Easington miners gather during Lady Thatcher's funeral

Easington Colliery (foreground) overlooks two further pits
Image caption Photographs by Keith Pattison, who documented the 1984-85 miners' strike in Easington Colliery, were shown at the gathering

There are memorial gardens where Easington Colliery once stood.

A mile up in the village former miners and local and national media are skirting round a row.

It was inevitable from the moment it became clear a gathering to remember the 20th anniversary of the pit's closure clashed with Baroness Thatcher's funeral.

In the run-up to the event, someone called it a "party" and suddenly this County Durham pit village had publicity it had not seen since the bitter miners' strike of 1984-85.

Durham Miners' Association chairman Alan Cummings stressed the event had been planned weeks previously and was about reminiscence, not rejoicing.

But the coincidence clearly appealed and he admitted to raising a glass in celebration at the death of Britain's longest serving prime minister of modern times.

"People hated her and what she stood for," he said. "I've got no problem with people saying I'm crass and insensitive."

General secretary Dave Hopper was in no doubt he was there to "celebrate Thatcher's death".

"We're here for a party, a good knees-up," he said.

Not the time

As Lady Thatcher's funeral cortege made its way through London, reporters and cameramen gathered outside Easington Colliery Club.

Some guests seemed delighted with the attention, the organisers less so.

Image caption A prayer quoted by Lady Thatcher on becoming PM had been rewritten

The function might not have been arranged for the specific purpose of celebrating the former prime minister's death but, to some, the effect was the same.

North East MEP Martin Callanan called it "shameful" and "callous".

Former Conservative candidate for Sedgefield Graham Robb thought the event should have been rescheduled.

"It isn't the time to dance on her grave or to celebrate, whether it be behind closed doors or in public," he said.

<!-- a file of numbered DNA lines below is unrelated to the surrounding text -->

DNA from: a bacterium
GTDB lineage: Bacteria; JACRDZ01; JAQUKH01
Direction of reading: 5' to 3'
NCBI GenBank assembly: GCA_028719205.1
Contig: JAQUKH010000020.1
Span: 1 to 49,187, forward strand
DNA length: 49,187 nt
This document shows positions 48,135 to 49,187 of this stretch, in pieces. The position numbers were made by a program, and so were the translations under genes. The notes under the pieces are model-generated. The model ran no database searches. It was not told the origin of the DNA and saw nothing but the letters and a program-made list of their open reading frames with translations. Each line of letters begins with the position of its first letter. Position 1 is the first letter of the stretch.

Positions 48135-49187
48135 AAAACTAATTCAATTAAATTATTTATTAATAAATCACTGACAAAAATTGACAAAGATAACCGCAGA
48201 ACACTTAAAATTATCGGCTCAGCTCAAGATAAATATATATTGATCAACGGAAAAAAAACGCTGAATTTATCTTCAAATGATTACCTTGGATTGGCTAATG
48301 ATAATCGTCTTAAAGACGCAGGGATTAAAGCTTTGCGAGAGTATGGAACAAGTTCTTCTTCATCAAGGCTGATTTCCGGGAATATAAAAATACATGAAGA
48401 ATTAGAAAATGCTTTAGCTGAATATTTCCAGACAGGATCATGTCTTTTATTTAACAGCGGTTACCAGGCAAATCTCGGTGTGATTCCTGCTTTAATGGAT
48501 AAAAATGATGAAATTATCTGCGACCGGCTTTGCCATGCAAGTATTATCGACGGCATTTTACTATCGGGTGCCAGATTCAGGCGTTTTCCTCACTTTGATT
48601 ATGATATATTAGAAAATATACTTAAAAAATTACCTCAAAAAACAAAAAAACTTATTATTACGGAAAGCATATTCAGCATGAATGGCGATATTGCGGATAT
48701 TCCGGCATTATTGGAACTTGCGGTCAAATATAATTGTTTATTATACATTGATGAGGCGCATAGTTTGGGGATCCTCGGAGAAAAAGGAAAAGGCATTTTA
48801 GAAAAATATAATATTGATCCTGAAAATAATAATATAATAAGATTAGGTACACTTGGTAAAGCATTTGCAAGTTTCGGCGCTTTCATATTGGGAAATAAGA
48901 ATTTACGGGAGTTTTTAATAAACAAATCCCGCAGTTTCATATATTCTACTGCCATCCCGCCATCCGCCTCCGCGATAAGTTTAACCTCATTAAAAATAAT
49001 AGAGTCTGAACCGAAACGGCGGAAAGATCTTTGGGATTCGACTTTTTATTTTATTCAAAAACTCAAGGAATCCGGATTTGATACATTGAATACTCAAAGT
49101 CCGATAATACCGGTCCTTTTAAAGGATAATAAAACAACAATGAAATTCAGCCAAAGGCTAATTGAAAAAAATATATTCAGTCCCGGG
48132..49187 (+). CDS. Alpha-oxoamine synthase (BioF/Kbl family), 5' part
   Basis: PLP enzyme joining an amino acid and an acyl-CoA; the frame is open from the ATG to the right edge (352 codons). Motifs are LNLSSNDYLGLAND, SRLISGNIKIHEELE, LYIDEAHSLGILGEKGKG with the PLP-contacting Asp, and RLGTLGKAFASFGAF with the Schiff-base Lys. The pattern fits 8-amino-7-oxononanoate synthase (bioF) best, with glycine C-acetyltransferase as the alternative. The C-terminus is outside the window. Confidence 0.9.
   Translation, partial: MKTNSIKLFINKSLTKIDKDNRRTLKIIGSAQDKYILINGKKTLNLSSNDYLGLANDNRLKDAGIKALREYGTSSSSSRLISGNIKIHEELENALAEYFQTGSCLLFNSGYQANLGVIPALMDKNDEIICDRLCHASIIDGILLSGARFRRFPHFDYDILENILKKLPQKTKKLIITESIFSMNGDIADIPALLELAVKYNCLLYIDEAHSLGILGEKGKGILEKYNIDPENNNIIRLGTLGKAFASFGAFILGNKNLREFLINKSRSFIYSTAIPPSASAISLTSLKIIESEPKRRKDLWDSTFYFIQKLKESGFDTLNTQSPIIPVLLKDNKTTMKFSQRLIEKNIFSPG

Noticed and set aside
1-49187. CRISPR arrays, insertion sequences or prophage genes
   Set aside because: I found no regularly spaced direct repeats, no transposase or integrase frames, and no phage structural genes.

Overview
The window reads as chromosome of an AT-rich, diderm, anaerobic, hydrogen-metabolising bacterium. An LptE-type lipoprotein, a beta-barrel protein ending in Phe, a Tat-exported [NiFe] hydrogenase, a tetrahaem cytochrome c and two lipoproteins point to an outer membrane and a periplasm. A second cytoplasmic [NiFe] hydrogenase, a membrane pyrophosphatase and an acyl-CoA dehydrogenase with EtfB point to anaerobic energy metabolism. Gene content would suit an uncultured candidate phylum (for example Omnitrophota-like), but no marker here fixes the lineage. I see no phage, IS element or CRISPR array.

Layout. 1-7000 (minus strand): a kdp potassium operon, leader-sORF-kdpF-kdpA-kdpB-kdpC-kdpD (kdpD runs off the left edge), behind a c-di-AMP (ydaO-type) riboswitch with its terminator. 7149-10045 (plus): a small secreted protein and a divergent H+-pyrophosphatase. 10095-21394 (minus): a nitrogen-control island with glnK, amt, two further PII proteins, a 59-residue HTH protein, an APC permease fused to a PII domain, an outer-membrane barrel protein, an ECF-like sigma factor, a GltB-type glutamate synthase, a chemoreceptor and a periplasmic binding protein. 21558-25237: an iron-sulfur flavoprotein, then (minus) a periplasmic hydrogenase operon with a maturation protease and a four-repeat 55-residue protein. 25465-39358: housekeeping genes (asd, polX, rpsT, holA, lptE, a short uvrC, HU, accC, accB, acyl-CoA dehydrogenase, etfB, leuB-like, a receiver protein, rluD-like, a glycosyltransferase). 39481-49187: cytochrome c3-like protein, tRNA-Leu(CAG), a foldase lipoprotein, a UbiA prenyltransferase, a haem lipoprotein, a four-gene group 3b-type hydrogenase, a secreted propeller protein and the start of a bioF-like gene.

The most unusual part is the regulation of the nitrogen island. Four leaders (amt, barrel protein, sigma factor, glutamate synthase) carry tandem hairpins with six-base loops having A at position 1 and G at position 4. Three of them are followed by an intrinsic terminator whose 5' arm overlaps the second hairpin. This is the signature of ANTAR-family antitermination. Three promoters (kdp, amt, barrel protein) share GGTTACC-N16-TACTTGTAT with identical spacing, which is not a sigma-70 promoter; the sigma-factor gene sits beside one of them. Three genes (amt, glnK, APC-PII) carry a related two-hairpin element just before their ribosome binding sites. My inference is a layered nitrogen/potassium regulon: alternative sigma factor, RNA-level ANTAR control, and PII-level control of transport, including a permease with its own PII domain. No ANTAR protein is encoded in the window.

"Long after the empties have been collected and the hangovers have worn off Margaret Thatcher's legacy will still be there - and it is a good one."

Outside the community

At the bottom of Seaside Lane the rain blurs the North Sea into the sky.

The coal seams still stretch eight miles under the water but the coastline is no longer black with mining waste.

Easington Colliery closed on 7 May 1993. Grass covers the history.

Image caption DMA general secretary Dave Hopper asked: "Do I not look happy?"

Pitmen faced injury, lung disease or death - 83 died in the Easington Pit Disaster of 1951 - and many hoped for something else for their children.

But there is still the feeling Lady Thatcher deprived them of their livelihoods - and for political, rather than economic reasons.

"I'm here to mourn the birth of Maggie Thatcher and to celebrate the end of an era," NUM member Dave Douglass said.

"If people say it's in bad taste to do this, I would say it was in bad taste when miners were killed on the picket lines."

During the 1984-85 strike, miner's daughter Heather Wood worked in the free canteen at the club.

"I think we're celebrating that we're all still here and we're together and, in a way, it's sad because it's 20 years since the pit shut and our communities changed forever," she said.

Lady Thatcher's funeral is a world away for her, "nothing to do with us", unlike the mine deaths in 1951 when "the community stopped, everything stopped".

'Someone's mother'

The club said it would not tolerate inappropriate or disrespectful behaviour at the gathering.

"I can understand the feelings in the area, but we don't rejoice in the death of anybody," club vice-chairman Tom Fenwick said.

The club's concern was so great it was on the verge of cancelling the event, seeking reassurances from Mr Cummings after headlines started showing Easington Colliery in a difficult light.

"At the end of the day, it's someone's mother," Mr Fenwick said.

For Jean Lamb, a miner's wife now living in nearby Hetton-le-Hole, that argument is less persuasive.

"My mother died during the miners' strike and I couldn't even afford a wreath for her," she said.

"It wasn't the miners' fault, it was Margaret Thatcher's because, if the pits had still been open, I would have been able to afford the funeral my mother deserved."

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